Oxford University should follow the example of Yale and Harvard universities and establish a single in-house "investment club" to make better use of its £2.1 billion in assets, two influential figures said this week.
Had it done so in the mid-1980s, when its Ivy League rivals took the step, it would now be at least five times richer and better placed to go private or to offset the impact of top-up fees with more scholarships for poor students, said Richard Lofthouse, a Corpus Christi fellow who sits on Oxford's budget and finance committee.
Dr Lofthouse's arguments are backed by Fram Dinshaw, bursar of St Catherine's College. He said this week that his college would "jump at the opportunity" to add its £33 million in assets to a professionally managed central fund that pooled college and university endowments.
The comments came as Oxford's 36 colleges published their accounts for the first time in a single format, as the Government had recommended, to make them easier to understand.
The accounts show a yawning gap between the wealth of the richest and the poorest colleges. The total assets of all the colleges are worth about Pounds 1.6 billion, while the university has endowments worth about £425 million.
Consolidating the colleges' assets would be much more efficient than the present situation, in which each college manages its own endowments, Dr Lofthouse and Dr Dinshaw said. It would allow Oxford to invest in private equity, hedge funds and venture capital - vehicles that require more financial clout than most individual colleges can muster.
Both want the university to consider creating a central fund as part of an institution-wide review outlined in its Vision 2020 strategy document. But the colleges would have to drop their "entrenched" opposition to change for this to happen, they said.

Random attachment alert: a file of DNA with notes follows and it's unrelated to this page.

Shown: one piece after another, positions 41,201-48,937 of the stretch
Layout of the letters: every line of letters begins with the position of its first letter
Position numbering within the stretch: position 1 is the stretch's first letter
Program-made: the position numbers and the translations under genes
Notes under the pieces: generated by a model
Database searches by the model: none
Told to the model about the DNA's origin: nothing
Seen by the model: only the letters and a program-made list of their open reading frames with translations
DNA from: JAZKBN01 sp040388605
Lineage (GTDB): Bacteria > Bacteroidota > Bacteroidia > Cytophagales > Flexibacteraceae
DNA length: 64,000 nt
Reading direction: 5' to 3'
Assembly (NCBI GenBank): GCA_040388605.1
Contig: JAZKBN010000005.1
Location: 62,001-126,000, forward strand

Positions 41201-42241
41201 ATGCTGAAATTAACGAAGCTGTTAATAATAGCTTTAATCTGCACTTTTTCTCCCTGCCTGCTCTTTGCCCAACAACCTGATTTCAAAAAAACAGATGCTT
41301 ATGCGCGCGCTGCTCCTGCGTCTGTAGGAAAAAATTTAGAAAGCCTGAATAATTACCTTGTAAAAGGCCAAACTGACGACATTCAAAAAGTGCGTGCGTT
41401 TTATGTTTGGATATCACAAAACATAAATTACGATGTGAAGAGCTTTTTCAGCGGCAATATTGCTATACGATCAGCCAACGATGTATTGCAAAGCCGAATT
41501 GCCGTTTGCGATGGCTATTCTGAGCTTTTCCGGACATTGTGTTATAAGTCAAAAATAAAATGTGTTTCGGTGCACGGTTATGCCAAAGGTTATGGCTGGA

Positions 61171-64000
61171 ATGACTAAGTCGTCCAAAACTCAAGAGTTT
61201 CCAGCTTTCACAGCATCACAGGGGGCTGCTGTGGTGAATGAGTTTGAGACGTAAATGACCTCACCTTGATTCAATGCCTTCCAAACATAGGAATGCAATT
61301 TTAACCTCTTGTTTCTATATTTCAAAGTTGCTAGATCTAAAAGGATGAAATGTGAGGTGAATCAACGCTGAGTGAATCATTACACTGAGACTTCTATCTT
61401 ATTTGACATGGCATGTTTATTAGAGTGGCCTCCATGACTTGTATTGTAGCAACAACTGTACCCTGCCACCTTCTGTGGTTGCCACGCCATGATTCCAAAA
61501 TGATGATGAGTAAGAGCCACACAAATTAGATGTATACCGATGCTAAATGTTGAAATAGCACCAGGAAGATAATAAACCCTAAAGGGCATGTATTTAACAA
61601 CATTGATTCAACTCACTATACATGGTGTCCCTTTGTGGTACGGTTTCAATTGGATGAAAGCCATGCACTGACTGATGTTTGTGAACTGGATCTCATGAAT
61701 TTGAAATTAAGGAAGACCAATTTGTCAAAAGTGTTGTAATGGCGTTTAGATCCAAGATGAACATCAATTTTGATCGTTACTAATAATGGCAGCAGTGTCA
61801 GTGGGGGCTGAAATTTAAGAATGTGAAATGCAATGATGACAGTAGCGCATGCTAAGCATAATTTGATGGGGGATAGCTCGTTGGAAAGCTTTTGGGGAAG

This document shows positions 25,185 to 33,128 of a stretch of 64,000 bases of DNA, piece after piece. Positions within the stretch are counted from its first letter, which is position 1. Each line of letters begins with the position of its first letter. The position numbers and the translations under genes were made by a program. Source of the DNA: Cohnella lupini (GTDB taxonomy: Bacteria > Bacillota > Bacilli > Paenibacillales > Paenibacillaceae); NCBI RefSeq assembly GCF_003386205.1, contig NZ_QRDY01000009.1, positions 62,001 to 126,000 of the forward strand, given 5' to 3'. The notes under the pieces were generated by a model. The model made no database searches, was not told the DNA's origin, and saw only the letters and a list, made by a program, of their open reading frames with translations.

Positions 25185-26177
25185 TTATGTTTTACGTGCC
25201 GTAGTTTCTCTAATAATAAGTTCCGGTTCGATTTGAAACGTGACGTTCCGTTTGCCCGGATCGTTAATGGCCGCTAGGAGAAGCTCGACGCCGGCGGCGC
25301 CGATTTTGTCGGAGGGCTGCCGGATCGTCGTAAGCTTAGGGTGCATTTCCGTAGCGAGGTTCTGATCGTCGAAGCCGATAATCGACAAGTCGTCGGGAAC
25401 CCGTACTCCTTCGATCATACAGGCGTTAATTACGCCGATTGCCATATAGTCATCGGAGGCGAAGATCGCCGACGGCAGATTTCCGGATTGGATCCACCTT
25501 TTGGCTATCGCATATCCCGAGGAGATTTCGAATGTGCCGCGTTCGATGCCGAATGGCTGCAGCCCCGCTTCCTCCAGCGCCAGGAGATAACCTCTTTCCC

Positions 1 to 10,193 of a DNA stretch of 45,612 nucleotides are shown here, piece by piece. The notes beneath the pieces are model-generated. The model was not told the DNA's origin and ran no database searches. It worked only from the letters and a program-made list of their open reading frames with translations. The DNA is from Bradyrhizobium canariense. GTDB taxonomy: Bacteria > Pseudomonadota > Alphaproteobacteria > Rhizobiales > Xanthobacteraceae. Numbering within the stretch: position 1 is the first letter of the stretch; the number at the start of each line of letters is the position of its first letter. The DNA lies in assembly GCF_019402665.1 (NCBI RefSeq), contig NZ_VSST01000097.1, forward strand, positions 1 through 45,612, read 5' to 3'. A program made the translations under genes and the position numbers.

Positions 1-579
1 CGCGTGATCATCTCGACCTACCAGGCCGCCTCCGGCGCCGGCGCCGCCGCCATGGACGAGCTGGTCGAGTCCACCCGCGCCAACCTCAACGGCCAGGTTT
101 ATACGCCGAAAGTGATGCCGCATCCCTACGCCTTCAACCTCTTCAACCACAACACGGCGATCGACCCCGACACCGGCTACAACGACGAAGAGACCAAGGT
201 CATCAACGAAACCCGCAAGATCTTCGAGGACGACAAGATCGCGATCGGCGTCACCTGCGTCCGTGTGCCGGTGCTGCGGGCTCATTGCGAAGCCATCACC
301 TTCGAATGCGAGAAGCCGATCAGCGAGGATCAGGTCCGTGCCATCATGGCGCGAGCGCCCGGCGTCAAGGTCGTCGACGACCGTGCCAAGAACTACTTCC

Dr Lofthouse said: "Vision 2020 offers the opportunity to reorganise things, if there is enlightened leadership that is willing to push for the kind of set-up we are calling for. But at the moment, that is a bit like asking turkeys to vote for Christmas because of the massively entrenched defence of college autonomy."
Dr Dinshaw said the way colleges managed their assets was "still all based on the smoked salmon-pushing network".
"It may take five years for people to realise that the advantages of scale are enormous. The danger is that the university does it at half-cock and risks tainting the whole idea," he said.
Oxford student union president John Blake told The Times Higher that students at the poorer colleges were losing out educationally and financially. They often got fewer tutorials and paid higher rents than their peers at the richer colleges, he claimed.
The university's college contributions fund, which is designed to even out funding imbalances, was not making enough difference, he added.
"If we continue with a system where the colleges are autonomous, there is a danger that any extra money will be wasted and will not address this problem," he said.